Take heart!

“What is God like?” children sometimes ask. A justified question. Finding an answer is easier than it seems at first. Let’s ask Jesus Christ. He knows what God is like. This will be the topic in our divine services on the second Sunday of Advent.

The month of December is defined by Advent and the festive season, and the services will bear witness to this. The Sunday sermons will revolve around the theme “The coming Lord” and take the believers to the very core of the Christian faith.

Recognising God in Christ

“And we know that the Son of God has come and has given us an understanding, that we may know Him who is true; and we are in Him who is true, in His Son Jesus Christ. This is the true God and eternal life,” it says in 1 John 5: 20. “Understanding” and “knowing” are two thought-provoking terms. Anyone who wants to understand these terms needs good clues: Jesus Christ came to open man’s eyes to what God is like. So those who want to know what God is like, need only think of Jesus Christ. It is in Him that we can recognise the nature of God. And Jesus Christ made very clear that God is love.

Christ comes

The sermon on the third Sunday of Advent is based on a statement of John the Baptist that seems quite challenging. “He who comes after me is preferred before me, for He was before me.” It seems illogical at first, even somewhat unrealistic, and yet it is quite simple. John regarded himself as the way-preparer for someone who had always been—namely Jesus, the eternal Word, the Logos, the Son of God!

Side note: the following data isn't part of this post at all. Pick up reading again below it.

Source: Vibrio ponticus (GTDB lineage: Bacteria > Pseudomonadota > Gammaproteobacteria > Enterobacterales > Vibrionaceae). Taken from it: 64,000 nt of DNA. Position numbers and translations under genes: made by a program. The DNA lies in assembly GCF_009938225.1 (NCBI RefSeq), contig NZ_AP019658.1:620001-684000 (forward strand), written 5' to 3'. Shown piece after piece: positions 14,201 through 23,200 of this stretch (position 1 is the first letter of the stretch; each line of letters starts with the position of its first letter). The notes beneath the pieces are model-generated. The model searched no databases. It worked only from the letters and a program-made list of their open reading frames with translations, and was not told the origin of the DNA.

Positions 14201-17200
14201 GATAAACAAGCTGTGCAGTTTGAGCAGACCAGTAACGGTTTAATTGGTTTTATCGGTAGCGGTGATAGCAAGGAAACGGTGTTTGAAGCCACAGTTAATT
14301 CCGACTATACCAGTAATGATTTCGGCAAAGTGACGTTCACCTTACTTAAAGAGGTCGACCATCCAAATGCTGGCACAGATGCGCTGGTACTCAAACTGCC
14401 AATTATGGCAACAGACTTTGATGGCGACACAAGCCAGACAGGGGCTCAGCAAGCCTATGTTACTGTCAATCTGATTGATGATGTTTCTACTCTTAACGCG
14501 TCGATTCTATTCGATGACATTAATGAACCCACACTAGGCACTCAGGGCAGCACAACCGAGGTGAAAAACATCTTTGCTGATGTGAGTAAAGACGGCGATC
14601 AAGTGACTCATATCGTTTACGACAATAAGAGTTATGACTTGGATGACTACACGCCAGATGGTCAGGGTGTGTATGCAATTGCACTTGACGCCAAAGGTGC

The season of Advent is a good time to ask about the meaning of Christian life. As followers of Christ, Christians are called on to prepare the way for the coming Lord. The primary goal is to prepare for Christ’s return by growing in our trust in God, our love, and our willingness to serve one another. For Christians a divine service is not only an opportunity to find joy, peace, and comfort, it is also always part of a spiritual ripening process: the development of the bridal congregation.

Christ is near

The sermon on the fourth Sunday will highlight joy. In Philippians 4: 4 Paul emphasises this irrepressible joy. At the time, the church was struggling with various conflicts. There were reprisals from both society and the state, and there were issues caused by fellow Christians who taught false doctrines. This prompted the Apostle to strengthen the church by urging them to rejoice.

This is still an important message today. Christian joy should not depend on certain moods and living conditions. May the greatest joy of the waiting church be the joy of Advent! Advent means: Christ is coming soon and He is near, in the church and in everyday life.

The light of Christ

On Christmas Christians around the world celebrate the birth of Jesus. For some it is winter, for others summer. Some live in affluence, while others need support. Some are surrounded by a large family, while others have no one. Only the joy of Christmas is the same for all of us, since it is based on our shared faith: God is love. He sent His Son to this earth in order to deliver us. He is the true Light, which has been illuminating our lives since.

Jesus Christ showed that God loves all human beings without exception, even those whom society has ignored, despised, or even rejected. He took care of the poor, the widows, women and children, foreigners, and even those who did wrong.

Christians draw only one conclusion from this. They too, want to be light for others. “Christians, let us be a light in this world!”

Faith in trials

As the Christmas candles burn down, what remains is the joy over God’s nearness beyond the holidays. He will be close even in times of affliction. The Chief Apostle says: “This year, the lives of many have been changed fundamentally by events that no one could have predicted. But God has not changed. His love for us is still the same. His plan of redemption remains unchanged. The return of the Lord has neither been cancelled nor postponed.”

With this outlook and with a strong trust in God we enter the New Year with courage.

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Peter Johanning
Divine service